Audio books are a wonderful way to expose your child to complex language, expressive reading, and fantastic stories. Listening to audio books also gives kids the valuable and enjoyable experience of using their own imaginations to visualize the people and places they’re hearing about. Here, you’ll find guidance on what to look for in choosing audio books as well as listening tips.
If you've been around classrooms and teachers, you've probably heard the term "fluency." Fluency is something worth knowing more about! Read on to find out what it is and how to develop it in your young learner.
It's called lots of different things: Drop Everything and Read (DEAR), Sustained Silent Reading (SSR), and Million Minutes to name a few. Regardless of the different names, the intent is the same — to develop fluent readers by providing time during the school day for students to select a book and read quietly. Nearly every classroom provides some time during the instructional day for this independent silent reading. Despite its widespread use in classrooms, silent reading hasn't enjoyed much support in the research literature.
The struggling second and third graders in this study increased their reading comprehension after a 10-week Readers Theatre podcasting project. Podcasting made the students aware of a wider audience, which enhanced the authenticity and social nature of the strategy, and made their performances permanent so they could be stored and conveniently retrieved for later listening and evaluation.
Research has shown that fluent oral reading learned through performance reading leads not only to engagement in and enjoyment of reading for students, but to reading comprehension. Learn how to integrate performance reading activities into your classroom.
Sharing poetry with kids is a great way to highlight language. Poems offer humor, interesting words, tongue twisters, alliteration, and opportunities for choral reading (reading together). Find out how to plan a lively and fun family poetry jam!
ELLs can benefit from Reader's Theater activities in a number of ways, including fluency practice, comprehension, engaging in a story, and focusing on vocal and physical expression. Kristina Robertson offers a number of approaches to Reader's Theater with ELLs in this article.
How can parents help their children find books that are not "too hard" and not "too easy" but instead are "just right"? Here's some advice.
Teachers do their best to improve students' fluency, but sometimes the information they have to work with is incomplete and, therefore, leads them down the wrong path. For example, silent reading or 'Round Robin' reading seem like good ways to improve fluency. But, in fact, increasing fluency requires more practice, more support, and more guided oral reading than either of these strategies can deliver.
What should fluency instruction look like? And, what can teachers do to help students whose fluency is far behind their peers'? This article should help practitioners use of fluency-based assessments and select instructional practices.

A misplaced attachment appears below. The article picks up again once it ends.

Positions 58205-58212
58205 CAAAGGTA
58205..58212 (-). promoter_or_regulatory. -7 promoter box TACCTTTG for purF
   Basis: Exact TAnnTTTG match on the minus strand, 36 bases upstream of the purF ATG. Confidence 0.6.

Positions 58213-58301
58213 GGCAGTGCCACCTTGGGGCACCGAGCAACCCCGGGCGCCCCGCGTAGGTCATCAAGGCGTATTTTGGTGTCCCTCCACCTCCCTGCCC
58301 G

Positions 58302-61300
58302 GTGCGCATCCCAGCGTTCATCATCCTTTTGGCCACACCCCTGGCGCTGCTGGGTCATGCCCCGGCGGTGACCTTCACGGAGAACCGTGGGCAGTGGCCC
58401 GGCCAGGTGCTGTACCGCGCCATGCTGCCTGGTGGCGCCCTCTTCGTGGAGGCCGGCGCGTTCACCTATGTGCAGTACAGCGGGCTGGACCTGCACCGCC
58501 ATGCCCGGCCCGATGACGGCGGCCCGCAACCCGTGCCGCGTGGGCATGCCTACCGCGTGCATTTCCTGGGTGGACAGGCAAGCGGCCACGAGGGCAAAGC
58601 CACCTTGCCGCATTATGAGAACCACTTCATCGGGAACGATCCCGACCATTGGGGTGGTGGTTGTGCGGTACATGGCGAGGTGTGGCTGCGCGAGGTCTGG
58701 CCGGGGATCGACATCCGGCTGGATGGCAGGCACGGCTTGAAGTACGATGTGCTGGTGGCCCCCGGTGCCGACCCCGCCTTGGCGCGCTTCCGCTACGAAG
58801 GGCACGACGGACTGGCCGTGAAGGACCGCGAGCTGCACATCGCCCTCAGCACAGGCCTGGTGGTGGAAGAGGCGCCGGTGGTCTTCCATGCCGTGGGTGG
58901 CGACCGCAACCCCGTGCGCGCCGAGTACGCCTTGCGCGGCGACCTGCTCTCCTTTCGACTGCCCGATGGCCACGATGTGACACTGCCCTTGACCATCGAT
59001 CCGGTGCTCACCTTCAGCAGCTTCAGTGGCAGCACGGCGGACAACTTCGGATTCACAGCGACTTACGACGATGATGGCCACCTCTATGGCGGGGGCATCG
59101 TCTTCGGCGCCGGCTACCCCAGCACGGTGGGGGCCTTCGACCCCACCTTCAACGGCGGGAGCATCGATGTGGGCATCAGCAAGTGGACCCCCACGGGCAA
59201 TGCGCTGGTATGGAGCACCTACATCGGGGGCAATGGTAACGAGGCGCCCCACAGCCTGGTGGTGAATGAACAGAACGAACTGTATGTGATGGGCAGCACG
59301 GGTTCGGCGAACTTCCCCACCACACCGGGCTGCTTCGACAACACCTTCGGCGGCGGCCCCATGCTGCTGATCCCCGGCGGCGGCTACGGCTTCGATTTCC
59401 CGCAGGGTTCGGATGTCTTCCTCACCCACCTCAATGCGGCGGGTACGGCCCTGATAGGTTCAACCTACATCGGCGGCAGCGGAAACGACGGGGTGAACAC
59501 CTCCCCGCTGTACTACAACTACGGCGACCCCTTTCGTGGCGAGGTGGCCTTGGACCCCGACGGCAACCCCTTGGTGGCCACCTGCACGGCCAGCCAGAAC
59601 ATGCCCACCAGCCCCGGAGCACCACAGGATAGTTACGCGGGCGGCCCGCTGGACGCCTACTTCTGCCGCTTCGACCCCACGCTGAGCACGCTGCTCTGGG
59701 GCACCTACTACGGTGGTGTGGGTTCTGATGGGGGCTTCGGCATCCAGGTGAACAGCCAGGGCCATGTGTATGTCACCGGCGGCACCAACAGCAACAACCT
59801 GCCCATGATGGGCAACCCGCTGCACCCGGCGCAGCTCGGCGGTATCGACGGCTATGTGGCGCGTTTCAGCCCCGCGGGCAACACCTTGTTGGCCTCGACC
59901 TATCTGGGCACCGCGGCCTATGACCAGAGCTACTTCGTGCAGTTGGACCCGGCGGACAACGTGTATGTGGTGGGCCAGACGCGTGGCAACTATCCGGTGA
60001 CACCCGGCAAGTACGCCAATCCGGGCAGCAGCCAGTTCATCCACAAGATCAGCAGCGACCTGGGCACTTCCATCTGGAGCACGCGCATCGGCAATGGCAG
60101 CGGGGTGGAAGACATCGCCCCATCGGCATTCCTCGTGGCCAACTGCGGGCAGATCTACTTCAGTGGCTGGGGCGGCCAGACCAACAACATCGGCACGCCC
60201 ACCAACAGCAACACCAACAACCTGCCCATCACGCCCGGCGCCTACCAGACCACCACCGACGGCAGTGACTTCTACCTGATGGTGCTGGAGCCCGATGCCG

Different book leveling systems each have unique ways of describing the age- and grade-level appropriateness of books. This chart provides equivalency information across six leveling systems: Basal level/PALS, Guided Reading, DRA, Rigby PM, Reading Recovery, and Lexile.
Favorite stories get shared many times over. Here's some advice about how to find a good children's book and what to do once you're reading together.
Learn what reading fluency is, why it is critical to make sure that students have sufficient fluency, how we should assess fluency, and how to best provide practice and support for all students.
Screening, diagnosing, and progress monitoring are essential to making sure that all students become fluent readers — and the words-correct per-minute (WCPM) procedure can work for all three. Here's how teachers can use it to make well-informed and timely decisions about the instructional needs of their students.
View the results of the 2006 study on oral reading fluency, "Oral Reading Fluency: 90 Years of Measurement," by Jan Hasbrouck and Gerald Tindal.
You've got the reading lists. You've got the books. But what else can you do to make your children better readers this summer?
Part of teaching reading is motivating the children to practice, practice, practice. Find out how to use children's poetry to encourage kids to read.
Guided oral reading is an instructional strategy that can help students improve a variety of reading skills, including fluency. This article explains how to implement it in your classroom.
The following are answers to frequent questions teachers have about fluency instruction.
Children go through phases of reading development from preschool through third grade — from exploration of books to independent reading. In first grade, children begin to read simple stories and can write about a topic that is meaningful to them. Find out what parents and teachers can do to support first grade literacy skills.
Children go through phases of reading development from preschool through third grade — from exploration of books to independent reading. In second grade, children begin to read more fluently and write various text forms using simple and more complex sentences. Find out what parents and teachers can do to support second grade literacy skills.
This list of tips provides concrete strategies teachers can use to develop fluent, reflective reading.
Learn about specific strategies you can use to differentiate instruction to help your students overcome fluency problems, as well technology tools that can support development of fluency skills.